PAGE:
For over twenty

For over twenty years I’ve been writing and speaking about the subjects of change, resilience, leadership and dealing with uncertainty.

So, as we all learn to navigate unchartered waters in unprecedented times, I wanted to share four ways we can cope.

Understand how your  brain works In his bestselling book Thinking Fast and Slow, Daniel Kahneman talks about two systems in our brain.

Our Fast system is our primitive, emotional brain.

I often represent this brain with a red baseball cap.

It’s the oldest part of our brain and its primary purpose is to keep us alive.

Its number one priority is our survival. It’s this part of our brain that triggers our fight, flight or freeze response. However, because it’s super-fast in how it processes information it often reacts to situations without having the full facts. If it had a motto it would be ‘Act first, think later.’

There are times when this part of our brain is incredibly helpful.

For over twenty If a driver suddenly swerves into your lane, you brake immediately. (A string of expletives may normally follow!) You don’t think, or weigh up your choices, you just react.

How To Cope In A Crisis In the current Coronavirus crisis, our Red Cap brain is on high alert. In fact it’s on overdrive.

Our very survival, and that of our loved ones, is under potential threat and this is dominating how we engage with the world right now.

For over twenty How To Cope In A Crisis We are living in uncertain times, equivalent to walking through a maze blindfolded.

No one is sure what the future holds exactly, and to compensate we crave information.

Sadly some of that information is neither helpful nor true.

It’s fake, and it can make us lose our ability to think and respond calmly under pressure.

That’s where our Slow brain, which I represent with a blue baseball cap, comes in. It’s the logical and rational part of our brain.

It helps us to analyse data, to reflect and to plan.

Unfortunately, it’s our slow part of the brain that we need to consciously and intentionally access.

While Red Cap brain reacts impulsively and on auto pilot, accessing Blue Cap brain takes longer.

 As a result, we need to acknowledge and recognise that at times we may all react to the Coronavirus crisis irrationally.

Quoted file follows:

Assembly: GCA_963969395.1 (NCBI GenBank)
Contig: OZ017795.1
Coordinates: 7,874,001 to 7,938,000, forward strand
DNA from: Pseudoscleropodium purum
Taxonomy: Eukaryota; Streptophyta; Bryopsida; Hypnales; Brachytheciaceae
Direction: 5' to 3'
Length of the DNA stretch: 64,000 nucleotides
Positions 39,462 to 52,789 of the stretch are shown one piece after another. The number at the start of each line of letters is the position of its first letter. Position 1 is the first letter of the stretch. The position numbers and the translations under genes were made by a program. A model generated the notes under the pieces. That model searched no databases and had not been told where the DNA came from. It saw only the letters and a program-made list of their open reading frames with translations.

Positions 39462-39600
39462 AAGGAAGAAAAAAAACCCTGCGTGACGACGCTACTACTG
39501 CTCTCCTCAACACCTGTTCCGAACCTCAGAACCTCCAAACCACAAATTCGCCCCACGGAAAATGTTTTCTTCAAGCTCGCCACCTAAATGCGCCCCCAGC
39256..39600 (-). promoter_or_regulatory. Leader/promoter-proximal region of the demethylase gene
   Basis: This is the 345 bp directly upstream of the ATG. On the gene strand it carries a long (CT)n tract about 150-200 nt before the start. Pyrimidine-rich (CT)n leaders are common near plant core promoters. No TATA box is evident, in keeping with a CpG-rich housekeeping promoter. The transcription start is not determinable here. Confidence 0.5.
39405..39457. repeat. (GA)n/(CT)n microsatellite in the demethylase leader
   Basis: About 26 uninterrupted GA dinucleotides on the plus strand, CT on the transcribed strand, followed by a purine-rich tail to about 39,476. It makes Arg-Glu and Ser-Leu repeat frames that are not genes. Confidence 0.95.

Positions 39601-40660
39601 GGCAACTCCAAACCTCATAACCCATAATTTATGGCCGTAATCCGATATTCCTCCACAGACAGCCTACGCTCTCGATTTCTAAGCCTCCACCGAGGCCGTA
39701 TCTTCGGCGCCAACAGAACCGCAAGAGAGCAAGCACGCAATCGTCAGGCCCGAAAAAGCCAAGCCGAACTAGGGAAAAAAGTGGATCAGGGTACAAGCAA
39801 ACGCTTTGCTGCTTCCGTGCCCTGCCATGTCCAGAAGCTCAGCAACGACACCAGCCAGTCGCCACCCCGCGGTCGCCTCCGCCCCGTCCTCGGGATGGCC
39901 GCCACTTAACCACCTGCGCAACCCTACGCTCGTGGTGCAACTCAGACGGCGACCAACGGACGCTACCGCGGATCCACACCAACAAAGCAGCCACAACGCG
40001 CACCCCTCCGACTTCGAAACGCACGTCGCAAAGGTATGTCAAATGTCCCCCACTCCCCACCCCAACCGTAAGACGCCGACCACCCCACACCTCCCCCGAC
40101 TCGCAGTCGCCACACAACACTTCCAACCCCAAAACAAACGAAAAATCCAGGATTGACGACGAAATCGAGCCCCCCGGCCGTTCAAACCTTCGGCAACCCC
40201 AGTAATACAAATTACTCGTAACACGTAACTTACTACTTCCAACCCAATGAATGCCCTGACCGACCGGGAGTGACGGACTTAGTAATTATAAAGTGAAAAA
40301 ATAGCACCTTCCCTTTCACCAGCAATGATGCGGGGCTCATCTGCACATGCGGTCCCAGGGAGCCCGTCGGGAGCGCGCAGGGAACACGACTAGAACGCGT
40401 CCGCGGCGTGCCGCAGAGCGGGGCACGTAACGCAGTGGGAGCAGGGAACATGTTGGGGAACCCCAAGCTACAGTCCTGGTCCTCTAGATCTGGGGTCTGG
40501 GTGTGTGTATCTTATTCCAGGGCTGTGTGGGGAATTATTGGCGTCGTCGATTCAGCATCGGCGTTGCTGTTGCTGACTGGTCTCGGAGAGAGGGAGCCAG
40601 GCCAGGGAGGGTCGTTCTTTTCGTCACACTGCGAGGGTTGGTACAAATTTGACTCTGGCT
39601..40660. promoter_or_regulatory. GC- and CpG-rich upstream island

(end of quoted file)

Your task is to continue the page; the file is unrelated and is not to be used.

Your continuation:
We can lose perspective and panic.

 When we’re in survival mode our first thoughts, perhaps understandably, are about our needs and the needs of our close family.

We don’t really need all those toilet rolls and paracetamol.

By stocking up excessively we may create a degree of security for ourselves, but also potential pain for others.

So it’s important we recognise the impact of Red Cap brain: that it is operating instinctively, in a reactionary (and often illogical) way to the challenges we face.

That’s why learning to slow down and taking a moment to pause and access Blue Cap brain is vital at this time.

Manage Your Mental Diet The ocean is full of water, but it’s possible to be lost at sea and die of thirst.

In fact, drinking salt water is not only detrimental to your health, it also makes you thirstier.

The same can happen with our consumption of information. We crave certainty but this can lead to us feeding our minds with more and more news that isn’t always true.

Stories that can, on occasion, exaggerate the real picture and provide a distorted view of reality.

Now don’t get me wrong. I’m not a member of the happy clappy brigade. What we are facing is incredibly serious and unprecedented. In no way do I want to downplay

Now don’t get me wrong. I’m not a member of the happy clappy brigade. What we are facing is incredibly serious and unprecedented. In no way do I want to downplay

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